3. Remove the strings off the celery and chop very fine.
  4. Chop half a white onion very fine.
  5. Chop/pull the cooked chicken breast.
  6. Mix the chicken meat with mayonnaise, salt, pepper, onions, and celery.
  7. Crush by hand the cooked and peeled potatoes. Crush until they are smooth and have a creamy texture. Add olive oil, salt, pepper, lime juice, and chili paste. Keep tasting it until it tastes right.
  8. In a large lasagna pan (or use a glass, whatever), build your causa. Bottom layer is potato, then the chicken salad, then avocado, then tomato, and then another layer of potato. Use a fork to make a design on the top and decorate with parsley, red pepper slivers, and black olives. Eat straight away or keep in fridge until it “settles” and gets even tastier.

EKsqBPiV_FTcNBYX9aRQnk02n7LKbEFZIvmo87qWEjO5Es4qDmYY4RAREOhPDEjuOI7qMdER6VbrcK8in88q2x27oa4zcGMfgZz_78eQ21Pe-5yAP9y9soVaPg0uYz1iVL54n9GQZSJrRu4DnH3PXS5ighTHF9LvCHIQ6ntXAhl3KAWvmzNS-bSAiIk2H6ZRgnFcAS1w21sCu4bswRE_MsWZjlIHGaTThere are other types of causa with crab, shrimp, egg, but chicken salad is typical in Lima. The Lima thing to do is to eat this as an appetizer and then follow with “aji de gallina” which is rice with stewed chicken, another classic dish from Peru.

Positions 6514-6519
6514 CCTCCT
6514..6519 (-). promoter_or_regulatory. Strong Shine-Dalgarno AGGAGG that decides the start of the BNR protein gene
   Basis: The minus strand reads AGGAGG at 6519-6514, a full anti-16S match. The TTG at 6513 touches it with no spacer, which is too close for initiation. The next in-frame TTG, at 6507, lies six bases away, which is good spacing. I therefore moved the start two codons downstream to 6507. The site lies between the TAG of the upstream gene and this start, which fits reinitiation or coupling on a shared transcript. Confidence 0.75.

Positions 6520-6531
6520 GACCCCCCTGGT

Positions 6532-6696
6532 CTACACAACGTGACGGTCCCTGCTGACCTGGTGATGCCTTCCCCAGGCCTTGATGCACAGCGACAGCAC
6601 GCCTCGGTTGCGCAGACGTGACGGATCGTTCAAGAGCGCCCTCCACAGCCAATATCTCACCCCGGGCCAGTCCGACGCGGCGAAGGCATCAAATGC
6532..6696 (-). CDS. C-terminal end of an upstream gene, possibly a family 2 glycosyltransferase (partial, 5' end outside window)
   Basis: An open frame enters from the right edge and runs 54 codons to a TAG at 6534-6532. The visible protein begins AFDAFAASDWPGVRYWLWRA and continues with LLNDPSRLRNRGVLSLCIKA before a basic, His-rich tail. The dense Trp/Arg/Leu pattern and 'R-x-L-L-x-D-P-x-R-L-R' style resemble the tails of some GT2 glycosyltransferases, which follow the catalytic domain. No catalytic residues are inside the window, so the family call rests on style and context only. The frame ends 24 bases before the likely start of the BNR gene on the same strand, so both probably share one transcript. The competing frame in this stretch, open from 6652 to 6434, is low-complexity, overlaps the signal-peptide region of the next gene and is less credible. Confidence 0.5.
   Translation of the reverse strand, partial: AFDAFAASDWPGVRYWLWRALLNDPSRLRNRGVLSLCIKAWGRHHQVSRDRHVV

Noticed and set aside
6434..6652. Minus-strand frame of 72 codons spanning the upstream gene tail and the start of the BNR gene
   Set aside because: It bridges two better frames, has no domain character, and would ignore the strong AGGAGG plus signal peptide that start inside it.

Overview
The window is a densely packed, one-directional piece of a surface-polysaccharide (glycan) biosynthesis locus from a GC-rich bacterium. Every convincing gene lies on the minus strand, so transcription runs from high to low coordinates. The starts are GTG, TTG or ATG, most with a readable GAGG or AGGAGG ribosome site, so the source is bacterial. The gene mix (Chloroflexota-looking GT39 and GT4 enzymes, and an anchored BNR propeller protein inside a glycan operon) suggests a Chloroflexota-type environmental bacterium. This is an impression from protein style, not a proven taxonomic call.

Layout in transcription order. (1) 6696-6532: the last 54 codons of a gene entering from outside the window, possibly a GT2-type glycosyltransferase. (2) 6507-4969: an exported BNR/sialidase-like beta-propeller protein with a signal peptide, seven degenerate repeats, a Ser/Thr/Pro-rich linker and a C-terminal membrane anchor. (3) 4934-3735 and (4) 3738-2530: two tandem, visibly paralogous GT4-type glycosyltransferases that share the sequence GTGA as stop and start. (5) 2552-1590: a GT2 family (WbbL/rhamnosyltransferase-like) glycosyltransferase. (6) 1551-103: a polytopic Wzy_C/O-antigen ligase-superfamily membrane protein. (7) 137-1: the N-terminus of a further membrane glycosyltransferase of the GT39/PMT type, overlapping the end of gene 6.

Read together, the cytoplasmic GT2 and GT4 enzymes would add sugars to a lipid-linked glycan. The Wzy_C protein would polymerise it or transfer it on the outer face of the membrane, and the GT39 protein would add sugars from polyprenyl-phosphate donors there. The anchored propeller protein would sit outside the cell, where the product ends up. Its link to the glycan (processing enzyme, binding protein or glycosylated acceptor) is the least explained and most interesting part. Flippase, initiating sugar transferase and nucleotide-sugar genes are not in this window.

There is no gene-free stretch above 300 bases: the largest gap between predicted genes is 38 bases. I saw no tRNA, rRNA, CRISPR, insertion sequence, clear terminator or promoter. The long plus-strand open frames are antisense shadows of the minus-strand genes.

Kharla, The Best Massage Therapist in Peru

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Kharla is probably the best massage therapist in Peru (how’s that for a claim?). Kharla is U.S. trained and she speaks English. Most importantly, she is gifted — magically so — with the ability to feel your pain. Once she feels your problem area, she works to resolve it. Call her at 1-980-386-892 to make the hurt go away.